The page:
A darkly delicate denouement, Bob Dylan’s “I Shall Be Released” — as conveyed with trembling, breakable beauty by Richard Manuel — concludes Music from Big Pink like a moment in miniature.
The Band had explored big ideas, genre-defining notions, and added a group of sharply drawn, completely unforgettable characters to the rogues’ gallery of rock music. Their debut, however, closed out with what felt like a devastating, very personal prayer.
Manuel had sung a yearning, high harmony on the track’s initial incarnation, as part of their creative outburst with Dylan in a basement in West Saugerties, New York, and Manuel stays in that emotional place throughout his finished vocal on the Band’s take from a year later. In so doing, he finds shattering new depths of meaning in Dylan’s prison-cell incantation.
His Band mates help frame a sense of finality that is largely unique among the tune’s seemingly endless group of covers, beginning with Levon Helm’s yearning vocal contributions on the chorus and continuing to his endlessly intriguing rhythm. Achieved by flipping a drum and running his fingers through the snares, it unfolds like a solemn funeral march. Garth Hudson’s ghostly presence on the roxochord likewise serves to underscore this version’s rough moral message: All things end, whether in good time or not.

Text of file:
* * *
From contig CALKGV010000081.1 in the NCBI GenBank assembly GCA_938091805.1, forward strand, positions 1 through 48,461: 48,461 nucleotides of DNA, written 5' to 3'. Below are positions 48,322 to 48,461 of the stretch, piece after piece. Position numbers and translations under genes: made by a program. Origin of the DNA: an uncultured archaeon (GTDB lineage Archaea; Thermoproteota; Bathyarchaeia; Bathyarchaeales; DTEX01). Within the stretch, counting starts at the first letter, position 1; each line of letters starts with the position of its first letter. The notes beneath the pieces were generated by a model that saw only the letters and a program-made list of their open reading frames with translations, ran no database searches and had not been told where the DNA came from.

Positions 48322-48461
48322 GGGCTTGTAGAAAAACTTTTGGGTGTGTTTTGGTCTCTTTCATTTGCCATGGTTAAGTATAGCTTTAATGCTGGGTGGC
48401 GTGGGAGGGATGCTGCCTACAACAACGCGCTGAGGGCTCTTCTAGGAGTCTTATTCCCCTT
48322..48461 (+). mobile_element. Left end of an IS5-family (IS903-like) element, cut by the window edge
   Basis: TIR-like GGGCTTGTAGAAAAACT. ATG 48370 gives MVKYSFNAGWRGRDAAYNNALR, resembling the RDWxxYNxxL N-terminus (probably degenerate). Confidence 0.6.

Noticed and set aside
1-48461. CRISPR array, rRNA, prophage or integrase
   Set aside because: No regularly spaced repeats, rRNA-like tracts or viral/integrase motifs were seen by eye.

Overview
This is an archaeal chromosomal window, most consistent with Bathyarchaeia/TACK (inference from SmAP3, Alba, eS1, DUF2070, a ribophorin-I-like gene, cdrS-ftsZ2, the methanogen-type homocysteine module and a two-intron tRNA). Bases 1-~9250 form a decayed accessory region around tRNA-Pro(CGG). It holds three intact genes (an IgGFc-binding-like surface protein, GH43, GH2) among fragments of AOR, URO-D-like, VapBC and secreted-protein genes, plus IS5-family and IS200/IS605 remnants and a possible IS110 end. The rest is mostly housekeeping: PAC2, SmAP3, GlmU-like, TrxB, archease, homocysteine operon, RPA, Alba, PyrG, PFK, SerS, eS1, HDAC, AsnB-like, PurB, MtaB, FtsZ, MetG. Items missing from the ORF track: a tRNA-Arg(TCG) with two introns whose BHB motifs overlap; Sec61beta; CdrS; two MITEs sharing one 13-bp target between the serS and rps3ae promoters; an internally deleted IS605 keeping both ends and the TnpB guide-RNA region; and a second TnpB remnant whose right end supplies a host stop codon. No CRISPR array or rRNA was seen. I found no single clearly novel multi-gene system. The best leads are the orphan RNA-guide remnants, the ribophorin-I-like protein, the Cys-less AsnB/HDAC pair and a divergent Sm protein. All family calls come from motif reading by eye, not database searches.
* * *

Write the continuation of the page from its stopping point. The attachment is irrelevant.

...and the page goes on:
Other takes on this song — certainly those associated with Amnesty International over the years — tease out its surface theme of redemption, but its placement at the conclusion of Music from Big Pink, and Manuel’s defenseless falsetto delivery, imbue this version with a billowing sadness. The idea of “release,” at least this time, feels like a wish granted too late.
Dylan actually recorded two versions of “I Shall Be Released,” with a second 1971 take finding a home on Volume II of his Greatest Hits. Along the way, the Band took several live passes at the song, as well — notably as as a ragged sing-along (and perhaps too obvious closing image) from their guest-packed Last Waltz concert. But nobody — not even, to my ear, its author — captured the song’s parable-like complexities quite like Manuel and the Band did here.
And they were just getting started. Big Pink would, of course, resonate far and wide. Though recorded in New York City and — after a tumultuous reunion show with Bob Dylan on January 20, 1968, at a Carnegie Hall tribute to Woody Guthrie — in Los Angeles, the Band’s debut quickly came to personify a new back-to-basics aesthetic.
Eric Clapton, who’d first heard an early version of the album while on tour with Cream, promptly quit the band in search of a rootsier sound. All of a sudden, the Beatles had unplugged for what would become their troubled Let It Be project. The Rolling Stones and Traffic quickly put aside their flirtations with psychedelia. A young Led Zeppelin would morph “Chest Fever” into “Your Time is Gonna Come.”
And, to think, this wasn’t even the Band’s best album. That came next.
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